June 23 was a day to celebrate in Richmond. After months of major repairs to the Bridge Street Bridge-repairs that made routing automobile traffic through town a major nuisance-the reworked span was finally opened to drivers.
Gov. Jim Douglas made a personal appearance to officially reopen the bridge and include public remarks about the use of federal stimulus funds for overdue repairs to Vermont's crumbling highway and bridge infrastructure.
Completion of the Richmond bridge project marks Vermont's first use of federal taxpayer funds from the American Recovery and Reinvestment Act of 2009 (ARRA).
Douglas was joined by Vermont Agency of Transportation Secretary David Dill, Federal Highway Administration Deputy Vermont Administrator Larry Dwyer, Richmond Selectboard Chairman Pete Parent and numerous Richmond residents to celebrate the opening of the Richmond Bridge Street Bridge, which unoffically reopened for traffic June 19.
"I want to thank the Agency of Transportation, Federal Highway and the Town of Richmond for their cooperation and hard work to get this project done so quickly," said Douglas. "The quick and wise deployment of ARRA funds will help us make much needed and long overdue improvements to our transportation infrastructure. They will also give our economy a much needed boost during our construction season."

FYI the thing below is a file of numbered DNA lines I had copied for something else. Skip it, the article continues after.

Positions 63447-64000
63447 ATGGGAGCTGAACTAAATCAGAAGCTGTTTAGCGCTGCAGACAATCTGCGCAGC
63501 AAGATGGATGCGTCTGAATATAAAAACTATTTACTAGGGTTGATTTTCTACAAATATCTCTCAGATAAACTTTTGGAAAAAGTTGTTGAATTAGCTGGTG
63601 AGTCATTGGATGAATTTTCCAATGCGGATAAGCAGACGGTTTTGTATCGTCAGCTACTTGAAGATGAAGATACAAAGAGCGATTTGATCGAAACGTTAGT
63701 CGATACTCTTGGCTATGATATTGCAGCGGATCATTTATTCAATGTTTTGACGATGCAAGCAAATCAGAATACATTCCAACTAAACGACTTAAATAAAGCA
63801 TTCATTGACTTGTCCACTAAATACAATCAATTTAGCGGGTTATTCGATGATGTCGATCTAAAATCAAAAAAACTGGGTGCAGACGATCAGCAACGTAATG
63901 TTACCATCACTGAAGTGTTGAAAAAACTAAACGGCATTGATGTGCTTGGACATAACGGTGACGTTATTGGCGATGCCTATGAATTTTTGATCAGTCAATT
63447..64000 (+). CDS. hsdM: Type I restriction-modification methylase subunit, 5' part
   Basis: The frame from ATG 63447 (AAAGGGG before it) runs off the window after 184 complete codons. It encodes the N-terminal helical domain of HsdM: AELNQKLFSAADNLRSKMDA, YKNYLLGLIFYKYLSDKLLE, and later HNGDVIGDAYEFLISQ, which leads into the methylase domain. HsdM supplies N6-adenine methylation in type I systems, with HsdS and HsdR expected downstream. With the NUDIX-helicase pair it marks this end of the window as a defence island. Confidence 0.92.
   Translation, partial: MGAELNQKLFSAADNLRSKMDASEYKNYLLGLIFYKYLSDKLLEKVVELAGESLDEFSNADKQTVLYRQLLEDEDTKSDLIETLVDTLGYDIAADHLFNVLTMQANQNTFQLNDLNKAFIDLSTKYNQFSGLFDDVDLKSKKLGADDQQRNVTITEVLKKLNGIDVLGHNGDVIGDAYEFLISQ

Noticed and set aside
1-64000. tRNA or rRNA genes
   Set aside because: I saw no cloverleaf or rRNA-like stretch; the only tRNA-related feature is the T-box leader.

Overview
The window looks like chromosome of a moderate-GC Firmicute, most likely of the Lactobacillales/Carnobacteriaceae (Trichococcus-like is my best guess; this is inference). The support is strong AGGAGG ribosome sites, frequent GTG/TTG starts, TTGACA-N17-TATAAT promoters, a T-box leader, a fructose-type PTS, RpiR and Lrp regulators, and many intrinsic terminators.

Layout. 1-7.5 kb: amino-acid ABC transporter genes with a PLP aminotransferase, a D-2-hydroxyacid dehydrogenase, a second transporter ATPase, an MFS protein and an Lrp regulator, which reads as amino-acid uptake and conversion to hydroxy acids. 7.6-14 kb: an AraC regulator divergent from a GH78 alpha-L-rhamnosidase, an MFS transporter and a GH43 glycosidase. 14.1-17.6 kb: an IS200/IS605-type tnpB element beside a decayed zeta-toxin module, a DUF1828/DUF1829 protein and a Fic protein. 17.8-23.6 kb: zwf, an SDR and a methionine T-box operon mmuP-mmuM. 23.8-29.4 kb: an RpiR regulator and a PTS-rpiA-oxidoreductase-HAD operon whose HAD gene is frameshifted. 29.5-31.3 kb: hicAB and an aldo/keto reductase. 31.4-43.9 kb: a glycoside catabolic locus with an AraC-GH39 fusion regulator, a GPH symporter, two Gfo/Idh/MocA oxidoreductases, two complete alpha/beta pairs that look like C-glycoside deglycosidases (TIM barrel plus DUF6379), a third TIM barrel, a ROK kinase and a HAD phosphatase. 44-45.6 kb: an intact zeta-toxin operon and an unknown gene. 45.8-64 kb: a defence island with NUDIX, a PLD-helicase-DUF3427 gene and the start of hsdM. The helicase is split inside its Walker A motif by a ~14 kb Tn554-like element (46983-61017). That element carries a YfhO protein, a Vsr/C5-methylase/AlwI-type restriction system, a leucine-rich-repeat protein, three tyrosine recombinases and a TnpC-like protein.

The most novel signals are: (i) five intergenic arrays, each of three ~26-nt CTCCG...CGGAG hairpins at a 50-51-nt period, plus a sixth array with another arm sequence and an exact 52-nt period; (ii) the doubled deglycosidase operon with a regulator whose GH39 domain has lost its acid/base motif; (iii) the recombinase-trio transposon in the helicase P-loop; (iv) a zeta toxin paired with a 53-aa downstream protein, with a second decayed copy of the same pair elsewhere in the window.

Vermont was awarded $125.8 million in highway and bridge funding through the American Recovery and Reinvestment Act, better known as the Federal Economic Stimulus Bill. Rehabilitating the troubled Richmond Bridge was Vermont's first transportation project to utilize stimulus funds and create jobs. The long anticipated bridge opening occurred ahead of schedule and allowed the agency of transportation to meet its promise of having traffic back over the bridge before the town's Fourth of July celebrations.
"Thanks to ARRA and our work with transportation leaders in the Legislature, during this construction season we'll have over $103 million in transportation infrastructure projects happening all across Vermont," the governor continued. "That's why I want to remind the traveling public to slow down and pay close attention when driving through work zones and construction areas."